Genes that help or inhibit coronavirusDate: 29 October 2020 Tags: Miscellaneous
A massive screening study of cells has identified dozens of genes that enable SARS-CoV-2 and MERS-CoV to replicate in cells, and also genes that seem to inhibit the virus.
The pro-viral and anti-viral role of these genes will help guide scientists in development of new therapies to combat COVID-19.
Scientists have previously identified how the SARS-CoV-2 coronavirus, which causes COVID-19, attaches to and invades cells, but less is known about why some cells are more susceptible to infection.
Understanding the genetics behind the host cells' susceptibility to infection may help explain why some people exposed to the virus experience few or no symptoms and others become extremely ill or die.
The researchers screened millions of cells exposed to the two viruses and sought to understand the genetics behind some cells being more susceptible to infection.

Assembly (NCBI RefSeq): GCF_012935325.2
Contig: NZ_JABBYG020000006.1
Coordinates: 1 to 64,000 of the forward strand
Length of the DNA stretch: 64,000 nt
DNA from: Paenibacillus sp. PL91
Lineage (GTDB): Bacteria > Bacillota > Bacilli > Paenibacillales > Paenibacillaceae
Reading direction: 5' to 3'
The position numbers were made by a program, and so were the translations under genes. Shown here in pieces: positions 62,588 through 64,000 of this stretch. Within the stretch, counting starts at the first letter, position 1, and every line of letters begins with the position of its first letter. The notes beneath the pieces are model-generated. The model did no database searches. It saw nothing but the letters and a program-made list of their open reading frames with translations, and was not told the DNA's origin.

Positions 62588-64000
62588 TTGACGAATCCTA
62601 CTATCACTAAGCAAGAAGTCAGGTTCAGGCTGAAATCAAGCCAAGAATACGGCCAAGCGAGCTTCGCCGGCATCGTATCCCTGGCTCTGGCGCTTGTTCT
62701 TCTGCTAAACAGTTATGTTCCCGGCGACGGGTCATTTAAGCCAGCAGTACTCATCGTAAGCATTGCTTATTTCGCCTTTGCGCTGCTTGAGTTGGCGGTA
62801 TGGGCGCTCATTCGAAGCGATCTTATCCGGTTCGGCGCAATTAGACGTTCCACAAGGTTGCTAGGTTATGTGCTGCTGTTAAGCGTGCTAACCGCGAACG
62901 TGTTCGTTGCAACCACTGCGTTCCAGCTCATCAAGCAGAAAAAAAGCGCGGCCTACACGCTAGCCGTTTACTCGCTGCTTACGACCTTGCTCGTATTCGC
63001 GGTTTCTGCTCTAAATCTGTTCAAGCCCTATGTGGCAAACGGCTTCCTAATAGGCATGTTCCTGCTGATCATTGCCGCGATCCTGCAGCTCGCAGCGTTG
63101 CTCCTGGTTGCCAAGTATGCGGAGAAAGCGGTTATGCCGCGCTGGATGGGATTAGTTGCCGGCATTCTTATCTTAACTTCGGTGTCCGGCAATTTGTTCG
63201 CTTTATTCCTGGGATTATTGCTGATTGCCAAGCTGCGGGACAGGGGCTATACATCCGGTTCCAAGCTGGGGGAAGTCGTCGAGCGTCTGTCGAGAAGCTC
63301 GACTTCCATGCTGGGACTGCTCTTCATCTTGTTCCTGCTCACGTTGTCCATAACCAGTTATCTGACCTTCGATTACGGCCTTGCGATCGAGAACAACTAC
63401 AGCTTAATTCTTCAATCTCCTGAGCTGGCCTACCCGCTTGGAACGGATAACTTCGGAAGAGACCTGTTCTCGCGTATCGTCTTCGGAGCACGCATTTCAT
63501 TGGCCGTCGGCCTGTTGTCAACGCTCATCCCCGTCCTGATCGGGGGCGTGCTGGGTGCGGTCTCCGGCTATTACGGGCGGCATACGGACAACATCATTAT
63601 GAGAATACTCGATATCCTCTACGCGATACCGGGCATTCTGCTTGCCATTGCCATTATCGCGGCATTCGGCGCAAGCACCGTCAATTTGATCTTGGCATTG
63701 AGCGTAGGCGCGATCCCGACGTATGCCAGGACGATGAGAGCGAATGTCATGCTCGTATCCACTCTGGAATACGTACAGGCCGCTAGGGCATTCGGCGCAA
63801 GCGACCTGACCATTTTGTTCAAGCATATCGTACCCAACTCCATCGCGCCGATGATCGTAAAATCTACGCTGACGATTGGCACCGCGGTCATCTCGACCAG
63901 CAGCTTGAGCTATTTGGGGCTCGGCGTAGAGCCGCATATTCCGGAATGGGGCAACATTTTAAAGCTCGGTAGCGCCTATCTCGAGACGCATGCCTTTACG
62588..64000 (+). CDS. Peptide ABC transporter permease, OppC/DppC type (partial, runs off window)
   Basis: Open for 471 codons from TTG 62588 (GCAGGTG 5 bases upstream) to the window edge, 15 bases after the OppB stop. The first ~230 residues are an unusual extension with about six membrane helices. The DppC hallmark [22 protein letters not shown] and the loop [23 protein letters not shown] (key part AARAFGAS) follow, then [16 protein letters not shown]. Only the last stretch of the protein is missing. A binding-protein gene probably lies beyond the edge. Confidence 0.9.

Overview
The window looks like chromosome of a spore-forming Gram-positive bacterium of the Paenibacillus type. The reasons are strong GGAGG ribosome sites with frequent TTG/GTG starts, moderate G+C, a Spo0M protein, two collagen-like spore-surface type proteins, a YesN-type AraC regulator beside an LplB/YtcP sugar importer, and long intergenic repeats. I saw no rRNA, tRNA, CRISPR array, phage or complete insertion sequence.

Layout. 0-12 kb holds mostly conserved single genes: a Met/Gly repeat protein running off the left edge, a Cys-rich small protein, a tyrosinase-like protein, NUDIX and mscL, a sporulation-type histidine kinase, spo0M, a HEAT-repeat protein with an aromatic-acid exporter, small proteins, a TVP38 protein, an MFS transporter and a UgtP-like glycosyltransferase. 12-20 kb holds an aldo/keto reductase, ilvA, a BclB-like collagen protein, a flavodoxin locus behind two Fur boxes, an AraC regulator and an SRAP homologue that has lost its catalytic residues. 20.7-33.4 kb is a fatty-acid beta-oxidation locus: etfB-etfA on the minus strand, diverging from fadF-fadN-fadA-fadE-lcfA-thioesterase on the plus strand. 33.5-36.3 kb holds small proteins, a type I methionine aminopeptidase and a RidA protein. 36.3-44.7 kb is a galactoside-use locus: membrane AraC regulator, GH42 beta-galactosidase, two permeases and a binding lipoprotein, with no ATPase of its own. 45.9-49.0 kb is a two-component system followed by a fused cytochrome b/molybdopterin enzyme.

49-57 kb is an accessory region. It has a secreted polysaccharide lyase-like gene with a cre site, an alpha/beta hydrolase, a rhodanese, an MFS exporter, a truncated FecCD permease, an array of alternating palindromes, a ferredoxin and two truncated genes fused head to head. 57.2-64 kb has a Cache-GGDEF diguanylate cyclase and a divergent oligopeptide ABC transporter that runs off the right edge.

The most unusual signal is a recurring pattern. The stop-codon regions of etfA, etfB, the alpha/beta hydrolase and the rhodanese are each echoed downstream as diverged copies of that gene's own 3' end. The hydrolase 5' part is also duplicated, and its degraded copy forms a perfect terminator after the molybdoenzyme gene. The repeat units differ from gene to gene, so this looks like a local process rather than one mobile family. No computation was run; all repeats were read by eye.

The pro-viral and antiviral role of the genes as identified will help guide scientists in development of new therapies.
The screen was performed on a line of green monkey cells. The researchers simultaneously tracked interactions of virus and cells. The screens reconfirmed that the ACE2 receptor protein promotes infection by SARS-CoV-2.
The researchers then introduced small molecule drugs that inhibit function of two of the identified gene products and found they could increase survival of cells after infection in a dish.
The screens also identified two new pro-viral protein complexes. And a third seems to assist in preventing infection.